Excellent start to this season. I’ve only seen Good and Ford pitch, so I won’t pretend I know enough to render comment on the above list. I am looking toward what the season’s end may hold. Do the Dukes have a realistic path to host a Regional and Super Regional? Maybe.

    My #1 concern is strength of schedule. It’s does not appear to be as difficult as last year. The average RPI (as of 3/19) of the Dukes’ out-of-conference opponents is 120, with a high of 7 (Auburn) and a low of 283 (Buffalo). The CAA’s average RPI is 154, high 94 (Hofstra) and low of 253 (Drexel). Their remaining OOC RPI average is 123 (28/UNC, 171/UVa).13 of their opponents have RPIs in the bottom 50% of the national RPI.

    The top 20 in the polls and RPI are stacked with SEC and Pac-12 teams. Only the ACC (1), Big-10 (2), Big-12 (2) and JMU have infiltrated the SEC/Pac-12 stranglehold on the RPI Top 20. At 12, JMU is in an unsettled position. Their conference RPI will not help them at all — they have won the 1st 2 of 3 against the CAA opponent with the highest RPI they will see. They only have 2 OOC games remaining against a Top 50 team and the other 6 OOC games are against teams outside the Top 100.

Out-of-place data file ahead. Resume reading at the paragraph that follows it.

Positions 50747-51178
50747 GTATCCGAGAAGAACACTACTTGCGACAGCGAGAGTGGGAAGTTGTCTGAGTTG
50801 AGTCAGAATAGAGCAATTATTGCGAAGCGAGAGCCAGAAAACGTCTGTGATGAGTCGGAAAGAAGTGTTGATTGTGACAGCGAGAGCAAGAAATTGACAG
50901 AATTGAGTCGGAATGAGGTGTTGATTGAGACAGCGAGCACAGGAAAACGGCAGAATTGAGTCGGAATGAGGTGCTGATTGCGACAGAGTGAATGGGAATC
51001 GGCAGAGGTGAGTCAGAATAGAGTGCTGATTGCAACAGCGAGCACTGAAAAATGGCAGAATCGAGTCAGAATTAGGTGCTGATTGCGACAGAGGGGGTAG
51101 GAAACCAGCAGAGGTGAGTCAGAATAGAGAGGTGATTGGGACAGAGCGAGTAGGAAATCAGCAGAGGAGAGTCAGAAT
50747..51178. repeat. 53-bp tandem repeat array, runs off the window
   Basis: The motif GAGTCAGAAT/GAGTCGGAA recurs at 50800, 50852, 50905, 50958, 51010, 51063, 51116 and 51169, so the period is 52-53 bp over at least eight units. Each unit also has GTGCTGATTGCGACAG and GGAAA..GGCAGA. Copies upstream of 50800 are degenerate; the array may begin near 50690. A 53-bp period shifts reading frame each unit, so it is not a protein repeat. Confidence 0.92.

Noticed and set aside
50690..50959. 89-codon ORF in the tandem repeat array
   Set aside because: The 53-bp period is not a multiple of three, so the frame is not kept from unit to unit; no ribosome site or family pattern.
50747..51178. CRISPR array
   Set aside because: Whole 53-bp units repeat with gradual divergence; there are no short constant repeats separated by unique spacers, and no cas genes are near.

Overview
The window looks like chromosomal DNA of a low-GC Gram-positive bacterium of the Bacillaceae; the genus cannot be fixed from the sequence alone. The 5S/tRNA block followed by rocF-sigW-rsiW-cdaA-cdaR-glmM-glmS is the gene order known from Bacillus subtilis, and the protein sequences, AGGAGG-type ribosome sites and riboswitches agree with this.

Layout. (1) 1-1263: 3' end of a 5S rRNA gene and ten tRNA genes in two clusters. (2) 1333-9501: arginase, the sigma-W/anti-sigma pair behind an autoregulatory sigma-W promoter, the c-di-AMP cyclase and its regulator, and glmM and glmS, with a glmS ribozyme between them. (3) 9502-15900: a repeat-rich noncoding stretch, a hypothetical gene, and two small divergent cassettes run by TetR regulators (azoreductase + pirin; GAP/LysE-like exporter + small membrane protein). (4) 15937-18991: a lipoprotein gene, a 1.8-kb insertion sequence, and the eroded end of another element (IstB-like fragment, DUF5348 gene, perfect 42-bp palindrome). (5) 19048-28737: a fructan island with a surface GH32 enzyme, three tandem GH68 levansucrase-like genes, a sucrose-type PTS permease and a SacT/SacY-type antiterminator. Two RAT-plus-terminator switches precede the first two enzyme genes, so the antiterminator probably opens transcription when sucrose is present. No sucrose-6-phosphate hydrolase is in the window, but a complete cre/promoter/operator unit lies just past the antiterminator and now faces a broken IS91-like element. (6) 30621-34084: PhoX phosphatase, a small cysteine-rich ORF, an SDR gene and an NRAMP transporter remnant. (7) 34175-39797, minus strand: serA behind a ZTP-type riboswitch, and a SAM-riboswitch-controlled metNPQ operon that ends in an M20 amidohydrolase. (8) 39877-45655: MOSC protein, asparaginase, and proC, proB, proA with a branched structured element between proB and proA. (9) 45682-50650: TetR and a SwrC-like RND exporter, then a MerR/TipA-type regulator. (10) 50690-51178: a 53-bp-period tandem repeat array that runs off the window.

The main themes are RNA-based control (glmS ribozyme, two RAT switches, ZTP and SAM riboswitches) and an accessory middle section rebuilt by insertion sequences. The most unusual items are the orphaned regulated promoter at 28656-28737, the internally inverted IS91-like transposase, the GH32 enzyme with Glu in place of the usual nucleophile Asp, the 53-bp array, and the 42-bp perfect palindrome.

Bottom line about that path: go 24-0 in CAA play (sweep 7 series + 3 in the tourney) and 7-1 (losing only 1 to UNC) and the Dukes earn a Regional in Harrisonburg.

    At present, to host a Super Regional? Finish the season with a 43 game winning streak (current 11 + 32 remaining games) and get some help record-wise from the SEC and Pac-12 to weed out 5-6 teams.

    Difficult, but not impossible. Just win, baby!

    Go Dukes!

  3. Ken / Mar 25 2017

    One observation omitted — how much will the Mercer loss hurt the Dukes? They are currently 163 in the RPI with a record of 14-19 headed into conference play. Early returns are not bad, but Mercer needs to not crater in their conference season.

  4. Ken / Mar 26 2017

    wow; hopefully 23-1 in conference will be enough. Expect to take a hit in the polls on Tuesday.

  5. AFL Sports News / Apr 6 2017

    amazing..